Normally, I/O interface cards connect to a computer by
attaching to a bus on one of the system's main boards. But, improving the performance and RAS of a bus architecture is difficult. InfiniBand is a divergence from bus architectures intended to carry forth the computer industry's pursuit of better I/O solutions.
Before I explain what InfiniBand is, I think it's important to review the traditional, bus-based approach that it's replacing. Buses are shared segments of wires upon which multiple I/O interface cards transmit and receive data. Buses have one set of data wires plus a set of control wires. Signals on the control wires determine which interface card is currently transmitting or receiving data. Therefore, each interface card must have a distinct address and must time share its use of the data wires to perform I/O transfers. Performance improvements typically require increasing the clock rate and the width of the bus so that I/O cards can transmit more data in less time. Adding redundant buses improves the RAS features of the system as well as the total aggregate bandwidth. And limiting how many cards attach to each bus reduces contention for the data wires so as to improve performance.
Improving a bus architecture gets expensive. Wider buses require more pins, wider connectors, and more PCB space. Higher clock rates can require shorter and straighter data paths thus imposing some harsh constraints on the PCB layout.
The InfiniBand architecture is not a bus. Where a system would traditionally have an interface to something like a PCI bus, an InfiniBand system would instead have a single port to an InfiniBand fabric. That port would be a serial connection consisting of only a few wires driven by a high clock rate. The system would then transfer data to and from I/O devices by exchanging IPv6-like data packets through this port, just like one would expect on a network interface. An entire fabric of hubs, switches, and Target Channel Adapters would be wired up outside of the system, and would be attached to this port. I/O cards for specific devices that require specific interfaces (e.g. SCSI, Ethernet, Fiber Channel) would plug into these Target Channel Adapters on a 1-to-1 basis. An IPv6-like address would be assigned to each target and each port on a system. And the data packets would be routed through multiple data paths across the fabric.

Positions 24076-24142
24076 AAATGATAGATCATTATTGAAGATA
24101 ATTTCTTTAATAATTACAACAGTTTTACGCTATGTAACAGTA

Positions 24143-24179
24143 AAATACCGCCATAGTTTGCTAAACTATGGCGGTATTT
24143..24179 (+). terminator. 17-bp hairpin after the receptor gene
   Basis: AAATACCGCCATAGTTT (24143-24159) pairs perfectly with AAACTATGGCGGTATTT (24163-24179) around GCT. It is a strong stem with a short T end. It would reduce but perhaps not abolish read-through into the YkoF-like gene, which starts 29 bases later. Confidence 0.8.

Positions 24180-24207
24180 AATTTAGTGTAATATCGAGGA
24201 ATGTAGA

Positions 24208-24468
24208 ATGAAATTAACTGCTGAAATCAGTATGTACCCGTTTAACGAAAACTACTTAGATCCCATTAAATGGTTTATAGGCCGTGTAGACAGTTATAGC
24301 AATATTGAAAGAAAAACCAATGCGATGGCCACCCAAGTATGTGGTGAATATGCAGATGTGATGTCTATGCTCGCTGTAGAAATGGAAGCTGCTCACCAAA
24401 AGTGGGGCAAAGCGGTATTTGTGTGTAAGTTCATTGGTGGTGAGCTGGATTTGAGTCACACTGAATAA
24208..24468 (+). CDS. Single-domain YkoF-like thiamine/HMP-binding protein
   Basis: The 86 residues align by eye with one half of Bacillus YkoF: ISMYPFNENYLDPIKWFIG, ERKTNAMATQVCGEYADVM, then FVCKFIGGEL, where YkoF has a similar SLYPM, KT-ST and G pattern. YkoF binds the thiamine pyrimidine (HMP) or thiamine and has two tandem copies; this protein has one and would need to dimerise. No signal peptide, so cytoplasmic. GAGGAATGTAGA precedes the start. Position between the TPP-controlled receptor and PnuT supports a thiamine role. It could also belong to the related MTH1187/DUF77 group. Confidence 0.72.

The effect of the InfiniBand approach is that you totally avoid the difficult problems of improving performance and RAS features of a bus-based I/O architecture by changing your I/O architecture to instead be a serial TCP/IP network.
The theory is that TCP/IP networks have already developed better and cheaper solutions for performance and RAS problems, therefore the InfiniBand architecture can inherit all of those solutions due to its fundamental network-like structure. To improve the performance and RAS features of your entire I/O subsystem, with InfiniBand you can just add additional data links, ports, and switches to your fabric to spread out the I/O load and increase redundancy. And broken links, targets, ports, or switches can be automatically dealt with by just rerouting data around the failures.